Friday, April 3, 2015

Frozen In Time: The Cinematic Legacy Of Japan's 'Eternal Virgin'

Setsuko Hara's iconic career spanned only three decades.

For more than three decades, she dazzled audiences as the ideal Japanese woman. Boys fell in love with her, women wanted to be like her, and everyone respected her incredible talent. Then, in the blink of an eye, her career was over. Japan’s Eternal Virgin, Setsuko Hara, had retired, never again to be seen by the public eye.

Born Masae Aida, Hara began her journey to stardom in 1935, with her big break coming in 1937, when she starred in The New Earth, a German-Japanese collaboration that cemented her role as “the go-to actress” for young female characters.

The film features Hara as an innocent girl who, upon being rejected by her fiancé in favor of a German woman, attempts to jump into a volcano in order to end her suffering. Eventually, her father convinces the fiancé, who had fallen in love with Germany and its culture, to embrace Japanese culture once more and proceed with the wedding. The film, intended to strengthen the alliance between Nazi Germany and Japan while introducing Japan and its culture to the rest of Europe, was a commercial success in Japan, and was well reviewed in Germany, mainly because the government ordered critics to praise it.

The New Earth was one of the rarely screened WWII propaganda films featured in Japan Society’s ongoing series The Most Beautiful: The War Films of Shirley Yamaguchi & Setsuko Hara, which shows how the actresses' roles reflected a nation during a time of upheaval and change. Continuing through Saturday with iconic postwar films, the series also juxtaposes the actresses' lives. Yamaguchi was often in the public spotlight (Artforum wrote that "the entire twentieth-century history of the Pacific Rim is reflected" in her life). In stark contrast, Hara was about as fond of interviews as Greta Garbo.

Two Hara films remain to be shown in the series, both of which would eventually define her legacy.

In Akira Kurosawa’s No Regrets for Our Youth (1946), screening April 3, Hara finds herself trapped in the middle of a love triangle. Her suitors are on opposite ends of the political spectrum, with one being a liberal-minded man and the other a militant radical. Her decision brings her great sadness, and serves to reinforce the idea of democracy as a positive change, with women’s rights and anti-militarism being points of emphasis. 

Screening April 4 is Yasujiro Ozu’s Late Spring (1949), the first in a series of films often referred to as the “Noriko Trilogy”, comprised of Late Spring, Early Summer (1951), and Tokyo Story (1953). All three films featured Setsuko Hara as a character named Noriko, showing her gradual progression from a daughter who fears marriage into an eventual widow, and the conflict between the demands of society and the desires of the individual.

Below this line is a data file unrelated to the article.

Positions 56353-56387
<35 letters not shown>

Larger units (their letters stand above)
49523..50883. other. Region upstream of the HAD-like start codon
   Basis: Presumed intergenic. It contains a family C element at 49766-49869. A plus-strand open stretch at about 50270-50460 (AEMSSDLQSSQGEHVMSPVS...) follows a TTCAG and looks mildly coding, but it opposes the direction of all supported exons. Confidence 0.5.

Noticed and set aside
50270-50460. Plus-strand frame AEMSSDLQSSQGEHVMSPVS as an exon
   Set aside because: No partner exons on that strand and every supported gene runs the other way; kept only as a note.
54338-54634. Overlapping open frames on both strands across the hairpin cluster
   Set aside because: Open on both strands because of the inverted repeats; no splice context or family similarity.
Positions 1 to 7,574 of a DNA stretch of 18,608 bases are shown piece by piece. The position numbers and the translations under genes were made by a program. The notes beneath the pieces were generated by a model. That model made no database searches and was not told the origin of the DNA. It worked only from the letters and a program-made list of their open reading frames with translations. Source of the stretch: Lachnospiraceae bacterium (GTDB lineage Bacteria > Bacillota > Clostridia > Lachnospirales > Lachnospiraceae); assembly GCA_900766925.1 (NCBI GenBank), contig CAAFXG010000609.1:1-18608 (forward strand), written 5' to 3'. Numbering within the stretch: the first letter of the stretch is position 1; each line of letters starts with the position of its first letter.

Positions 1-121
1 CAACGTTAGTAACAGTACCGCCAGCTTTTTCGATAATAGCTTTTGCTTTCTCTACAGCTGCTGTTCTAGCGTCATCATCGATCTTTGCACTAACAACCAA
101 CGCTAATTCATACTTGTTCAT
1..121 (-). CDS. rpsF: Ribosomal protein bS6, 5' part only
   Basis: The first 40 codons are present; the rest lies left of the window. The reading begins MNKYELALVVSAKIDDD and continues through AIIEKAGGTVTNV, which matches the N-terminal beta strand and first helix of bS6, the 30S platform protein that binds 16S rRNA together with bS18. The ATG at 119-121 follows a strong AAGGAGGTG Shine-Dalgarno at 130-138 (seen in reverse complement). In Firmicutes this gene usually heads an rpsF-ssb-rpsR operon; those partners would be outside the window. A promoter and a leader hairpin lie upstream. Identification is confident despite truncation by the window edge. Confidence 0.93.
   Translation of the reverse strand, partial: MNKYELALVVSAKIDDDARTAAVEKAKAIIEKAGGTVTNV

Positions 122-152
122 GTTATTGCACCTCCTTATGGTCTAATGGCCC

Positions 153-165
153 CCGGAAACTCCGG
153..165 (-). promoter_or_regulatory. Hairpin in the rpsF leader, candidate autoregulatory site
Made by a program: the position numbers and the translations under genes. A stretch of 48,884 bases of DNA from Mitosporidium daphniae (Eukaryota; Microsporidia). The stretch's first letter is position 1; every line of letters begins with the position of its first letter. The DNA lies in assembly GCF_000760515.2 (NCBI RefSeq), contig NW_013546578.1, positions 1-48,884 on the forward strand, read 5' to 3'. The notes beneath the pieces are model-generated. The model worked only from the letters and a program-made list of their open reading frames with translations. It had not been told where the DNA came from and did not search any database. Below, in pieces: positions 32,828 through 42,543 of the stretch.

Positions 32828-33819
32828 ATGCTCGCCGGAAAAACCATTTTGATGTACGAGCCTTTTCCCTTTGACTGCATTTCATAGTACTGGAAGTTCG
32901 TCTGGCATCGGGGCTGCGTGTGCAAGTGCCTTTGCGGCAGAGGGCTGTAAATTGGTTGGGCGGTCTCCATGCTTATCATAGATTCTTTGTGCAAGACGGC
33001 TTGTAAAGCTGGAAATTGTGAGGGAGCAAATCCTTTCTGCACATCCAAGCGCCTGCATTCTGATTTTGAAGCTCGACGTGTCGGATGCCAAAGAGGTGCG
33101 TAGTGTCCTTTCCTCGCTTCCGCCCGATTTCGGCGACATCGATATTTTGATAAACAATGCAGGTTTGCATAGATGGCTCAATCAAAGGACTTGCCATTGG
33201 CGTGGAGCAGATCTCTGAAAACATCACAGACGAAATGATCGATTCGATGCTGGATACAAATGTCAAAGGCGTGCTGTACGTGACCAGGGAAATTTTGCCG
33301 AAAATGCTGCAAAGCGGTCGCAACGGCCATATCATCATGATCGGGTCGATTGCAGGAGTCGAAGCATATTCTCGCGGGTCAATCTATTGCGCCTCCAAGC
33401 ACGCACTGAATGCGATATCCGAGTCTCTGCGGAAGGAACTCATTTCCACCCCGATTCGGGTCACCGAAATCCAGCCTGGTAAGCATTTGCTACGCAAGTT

Aiko Masubuchi, Japan Society Film Program Officer, notes that throughout Hara’s entire career, it was as if she were two separate entities – the onscreen Hara, and the private Hara, known to only her close friends. Even now, we can only guess as to what she was like in private. Her onscreen persona was was often representative of an idea, an existence that changed to suit the prevailing ideas of the time, from militarism to democracy. On the silver screen, she was the sweet sisterly figure supporting the future pilots of the Japanese air force, the perfect daughter, and a devoted wife.

Where the cinematic persona of Setsuko Hara was usually a stoic, serious woman, Masae Aida was surprising her fellow actors with her love of beer and her sense of humor, playfully kicking actor Ryo Ikebe for teasing her.

Hara’s collaboration with Ozu would go on for 12 years, lasting until 1961. When Ozu died of cancer two years later, Hara, then 43, announced soon afterward her retirement in a shocking press conference, where she admitted that she enjoyed neither her job nor any of the work she had done. She was merely providing for her family, and now that that was done, she could finally retire and be herself again – not Setsuko Hara, but Masae Aida. 

After her retirement, she retreated to Kamakura, in Kanagawa Prefecture, where she still lives to this day. She has consistently refused all media requests for interviews and photographs, and has not been seen by the public eye since her final press conference, save for a few paparazzi photos taken without her consent. Having never married, she exists to the public as the “Eternal Virgin”, a name given to her at the peak of her career.

And it is at that peak where her image will forever remain, frozen in time.

--Mark Gallucci
Images (from left to right): Setuko Hara stars in The New Earth, 1937; Toward a Decisive Battle in the Sky, 1943 © Courtesy of Toho Co., Ltd.; Late Spring, 1949 © Shochiku Co., Ltd.; No Regrets for Our Youth, 1946 © Courtesy Toho Co., Ltd.; and Tokyo Story, 1953 © Shochiku Co., Ltd.. 

2 comments:

Jenna Catlin said...

She has a great personality. I love her array of different characters and she is very pretty.
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Patricia Carter said...

Her era was a golden period. Her wark is truly incredible.
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